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Replacing Kicker: handling system events in Python using the SystemConfiguration framework

posted Dec 28, 2008, 7:01 AM by Philip Rinehart   [ updated Mar 13, 2009, 3:09 PM by Nigel Kersten ]
by Chris Adams

Since this post was originally written, I've been working on the PyMacAdmin project with Nigel Kersten.
The information below is still correct but the kicker-replacement script has gained the ability to handle filesystem events and workspace notifications and been renamed to
crankd.


In a perfect world software would gracefully network transitions. Unfortunately my users have encountered a fair number of things which don't always handle things like a laptop moving from ethernet to WiFi, a DHCP server taking awhile to respond, etc. While many programs have at least reached the point of eventually timing out and retrying it would be nice to automatically restart something as soon as the network configuration changes. This is unfortunately system-specific and frequently required some hackish approach involving tail -f or equivalent to watch a log file, which is slow and tends to break on upgrades.

OS X has a nice way to query the current system configuration and receive event notifications when things change. In 10.5 you can elegantly receive event notifications entirely within Python.

OS X has a nice way to query the current system configuration and receive event notifications when things change: the SystemConfiguration Framework(Technical Note TN1145: Living in a Dynamic TCP/IP Environment is also of interest). You can explore this using the scutil command-line tool - in the example below, I've looked at the list of available events and chosen to watch for power-state changes, receiving a notice when I unplugged the power cable from my laptop:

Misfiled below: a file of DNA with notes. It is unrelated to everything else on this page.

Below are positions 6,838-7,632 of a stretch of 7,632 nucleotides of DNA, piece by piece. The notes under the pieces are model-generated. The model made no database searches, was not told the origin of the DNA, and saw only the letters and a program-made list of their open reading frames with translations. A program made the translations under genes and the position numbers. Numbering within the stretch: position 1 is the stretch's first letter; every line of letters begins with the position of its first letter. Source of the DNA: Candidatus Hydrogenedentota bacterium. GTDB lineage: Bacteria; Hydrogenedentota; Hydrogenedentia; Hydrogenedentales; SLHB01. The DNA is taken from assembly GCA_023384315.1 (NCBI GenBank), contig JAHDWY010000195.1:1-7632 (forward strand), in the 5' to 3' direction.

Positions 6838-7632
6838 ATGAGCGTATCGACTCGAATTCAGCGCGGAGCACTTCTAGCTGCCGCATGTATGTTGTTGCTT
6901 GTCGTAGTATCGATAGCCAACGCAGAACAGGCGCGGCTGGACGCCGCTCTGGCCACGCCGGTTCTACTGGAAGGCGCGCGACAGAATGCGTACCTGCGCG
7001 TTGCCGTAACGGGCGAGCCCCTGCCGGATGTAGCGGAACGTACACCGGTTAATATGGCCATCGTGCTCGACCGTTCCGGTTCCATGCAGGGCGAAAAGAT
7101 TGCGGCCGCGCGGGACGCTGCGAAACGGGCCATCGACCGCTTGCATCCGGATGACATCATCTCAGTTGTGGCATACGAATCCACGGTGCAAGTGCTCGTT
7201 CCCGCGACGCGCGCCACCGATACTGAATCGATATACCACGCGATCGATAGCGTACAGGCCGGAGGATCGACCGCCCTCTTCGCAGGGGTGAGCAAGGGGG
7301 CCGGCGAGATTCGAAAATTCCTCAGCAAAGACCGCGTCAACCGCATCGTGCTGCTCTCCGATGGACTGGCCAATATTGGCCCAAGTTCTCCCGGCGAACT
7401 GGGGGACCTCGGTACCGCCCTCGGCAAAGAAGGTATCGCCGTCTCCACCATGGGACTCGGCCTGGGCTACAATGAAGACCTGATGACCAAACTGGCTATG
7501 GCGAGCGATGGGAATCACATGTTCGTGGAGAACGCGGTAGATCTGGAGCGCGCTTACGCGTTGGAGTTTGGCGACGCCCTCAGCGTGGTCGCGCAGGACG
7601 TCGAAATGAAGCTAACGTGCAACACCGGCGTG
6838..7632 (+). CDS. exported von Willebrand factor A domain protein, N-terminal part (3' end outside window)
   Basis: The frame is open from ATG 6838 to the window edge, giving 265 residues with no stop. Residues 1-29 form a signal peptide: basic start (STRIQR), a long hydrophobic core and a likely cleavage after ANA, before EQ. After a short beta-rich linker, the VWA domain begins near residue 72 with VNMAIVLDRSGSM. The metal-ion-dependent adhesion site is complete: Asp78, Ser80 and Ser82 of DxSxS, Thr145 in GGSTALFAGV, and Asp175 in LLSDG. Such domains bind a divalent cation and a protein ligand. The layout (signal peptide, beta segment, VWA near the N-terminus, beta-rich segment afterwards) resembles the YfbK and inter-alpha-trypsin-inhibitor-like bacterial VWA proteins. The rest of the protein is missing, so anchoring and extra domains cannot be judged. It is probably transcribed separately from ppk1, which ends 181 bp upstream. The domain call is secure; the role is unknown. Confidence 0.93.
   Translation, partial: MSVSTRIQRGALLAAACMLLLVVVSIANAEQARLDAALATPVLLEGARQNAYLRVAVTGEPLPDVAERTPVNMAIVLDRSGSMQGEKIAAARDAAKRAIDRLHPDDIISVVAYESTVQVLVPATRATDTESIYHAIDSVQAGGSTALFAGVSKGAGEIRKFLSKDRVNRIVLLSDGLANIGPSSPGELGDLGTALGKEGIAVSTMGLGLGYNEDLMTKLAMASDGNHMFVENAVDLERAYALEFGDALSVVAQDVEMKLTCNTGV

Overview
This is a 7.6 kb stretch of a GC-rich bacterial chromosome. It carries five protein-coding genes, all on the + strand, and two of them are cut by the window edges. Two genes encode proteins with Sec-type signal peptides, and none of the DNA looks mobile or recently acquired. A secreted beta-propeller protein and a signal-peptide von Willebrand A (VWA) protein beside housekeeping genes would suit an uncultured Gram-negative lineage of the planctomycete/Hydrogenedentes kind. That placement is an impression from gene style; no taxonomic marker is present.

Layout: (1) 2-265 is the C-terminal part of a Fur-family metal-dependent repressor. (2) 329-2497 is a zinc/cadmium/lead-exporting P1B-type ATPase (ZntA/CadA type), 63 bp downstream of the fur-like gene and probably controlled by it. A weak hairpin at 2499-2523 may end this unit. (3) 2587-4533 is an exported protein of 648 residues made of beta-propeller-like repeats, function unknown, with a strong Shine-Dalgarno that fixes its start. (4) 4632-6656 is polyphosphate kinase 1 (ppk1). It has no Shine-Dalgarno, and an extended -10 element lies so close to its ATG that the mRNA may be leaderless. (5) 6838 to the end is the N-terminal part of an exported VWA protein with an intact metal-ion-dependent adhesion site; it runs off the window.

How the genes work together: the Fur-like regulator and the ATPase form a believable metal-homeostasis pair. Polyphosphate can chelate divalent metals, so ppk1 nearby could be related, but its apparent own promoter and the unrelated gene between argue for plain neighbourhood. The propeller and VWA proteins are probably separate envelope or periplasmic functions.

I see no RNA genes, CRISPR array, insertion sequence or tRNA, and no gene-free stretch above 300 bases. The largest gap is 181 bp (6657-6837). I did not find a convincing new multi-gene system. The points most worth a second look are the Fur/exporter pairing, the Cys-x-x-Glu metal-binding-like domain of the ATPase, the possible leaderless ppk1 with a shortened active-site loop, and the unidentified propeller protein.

chris@Enceladus:~ $ scutil> list  subKey [0] = Plugin:IPConfiguration  subKey [1] = Plugin:InterfaceNamer  subKey [2] = Setup:  subKey [3] = Setup:/  subKey [4] = Setup:/Network/Global/IPv4  subKey [5] = Setup:/Network/HostNames…  subKey [21] = State:/IOKit/PowerManagement/CurrentSettings  subKey [22] = State:/IOKit/PowerSources/InternalBattery-0…> n.add State:/IOKit/PowerSources/InternalBattery-0> n.watch> notification callback (store address = 0x1036c0).  changed key [0] = State:/IOKit/PowerSources/InternalBattery-0notification callback (store address = 0x1036c0).  changed key [0] = State:/IOKit/PowerSources/InternalBattery-0

This is pretty cool stuff but I'd like to do something smarter than scripting a copy of scutil. I could write an Objective-C application but OS X 10.5 included the very handy PyObjC 2.0 which allows access to most of the native APIs directly from within Python. James Reynolds posted a message to the MacEnterprise mailing list which prompted me to stop procrastinating and actually write some code.

A little poking around later and I have a Python script which is ready for me to add whatever custom actions I want to take when the network state changes:

from Cocoa import *from SystemConfiguration import *def handleNetworkConfigChange(store, changedKeys, info):	print "Global network configuration changed: ", changedKeys	# Kick a change-intolerant service in the head herestore = SCDynamicStoreCreate(None, "global-network-watcher", handleNetworkConfigChange, None)SCDynamicStoreSetNotificationKeys(store, None, [ 'State:/Network/Global/IPv4', 'State:/Network/Global/IPv6' ])CFRunLoopAddSource(CFRunLoopGetCurrent(), SCDynamicStoreCreateRunLoopSource(None, store, 0), kCFRunLoopCommonModes)CFRunLoopRun()

After some discussion on the MacEnterprise mailing list and some additional work by Geoff Franks to make it more useful out of the box here's a replacement for Kicker, which disappeared in 10.5:

http://improbable.org/chris/Software/kicker-replacement 

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